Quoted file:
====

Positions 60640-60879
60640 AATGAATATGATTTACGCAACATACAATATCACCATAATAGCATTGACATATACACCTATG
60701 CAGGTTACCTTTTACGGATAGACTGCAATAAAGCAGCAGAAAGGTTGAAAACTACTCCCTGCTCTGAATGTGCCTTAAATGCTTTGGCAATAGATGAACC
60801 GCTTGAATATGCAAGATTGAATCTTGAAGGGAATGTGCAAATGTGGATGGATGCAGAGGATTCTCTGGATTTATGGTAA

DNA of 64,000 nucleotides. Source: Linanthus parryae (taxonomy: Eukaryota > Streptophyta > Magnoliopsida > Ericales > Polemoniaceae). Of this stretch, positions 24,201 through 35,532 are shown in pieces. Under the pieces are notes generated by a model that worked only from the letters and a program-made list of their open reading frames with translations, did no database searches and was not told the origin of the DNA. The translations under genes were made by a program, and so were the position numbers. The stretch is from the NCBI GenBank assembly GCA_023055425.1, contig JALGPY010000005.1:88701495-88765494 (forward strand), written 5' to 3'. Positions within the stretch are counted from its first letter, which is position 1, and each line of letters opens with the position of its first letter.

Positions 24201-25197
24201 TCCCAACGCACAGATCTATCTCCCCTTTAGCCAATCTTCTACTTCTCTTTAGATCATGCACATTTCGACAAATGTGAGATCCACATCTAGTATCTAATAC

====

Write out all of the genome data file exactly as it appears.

Positions 60640-60879
60640 AATGAATATGATTTACGCAACATACAATATCACCATAATAGCATTGACATATACACCTATG
60701 CAGGTTACCTTTTACGGATAGACTGCAATAAAGCAGCAGAAAGGTTGAAAACTACTCCCTGCTCTGAATGTGCCTTAAATGCTTTGGCAATAGATGAACC
60801 GCTTGAATATGCAAGATTGAATCTTGAAGGGAATGTGCAAATGTGGATGGATGCAGAGGATTCTCTGGATTTATGGTAA

DNA of 64,000 nucleotides. Source: Linanthus parryae (taxonomy: Eukaryota > Streptophyta > Magnoliopsida > Ericales > Polemoniaceae). Of this stretch, positions 24,201 through 35,532 are shown in pieces. Under the pieces are notes generated by a model that worked only from the letters and a program-made list of their open reading frames with translations, did no database searches and was not told the origin of the DNA. The translations under genes were made by a program, and so were the position numbers. The stretch is from the NCBI GenBank assembly GCA_023055425.1, contig JALGPY010000005.1:88701495-88765494 (forward strand), written 5' to 3'. Positions within the stretch are counted from its first letter, which is position 1, and each line of letters opens with the position of its first letter.

Positions 24201-25197
24201 TCCCAACGCACAGATCTATCTCCCCTTTAGCCAATCTTCTACTTCTCTTTAGATCATGCACATTTCGACAAATGTGAGATCCACATCTAGTATCTAATAC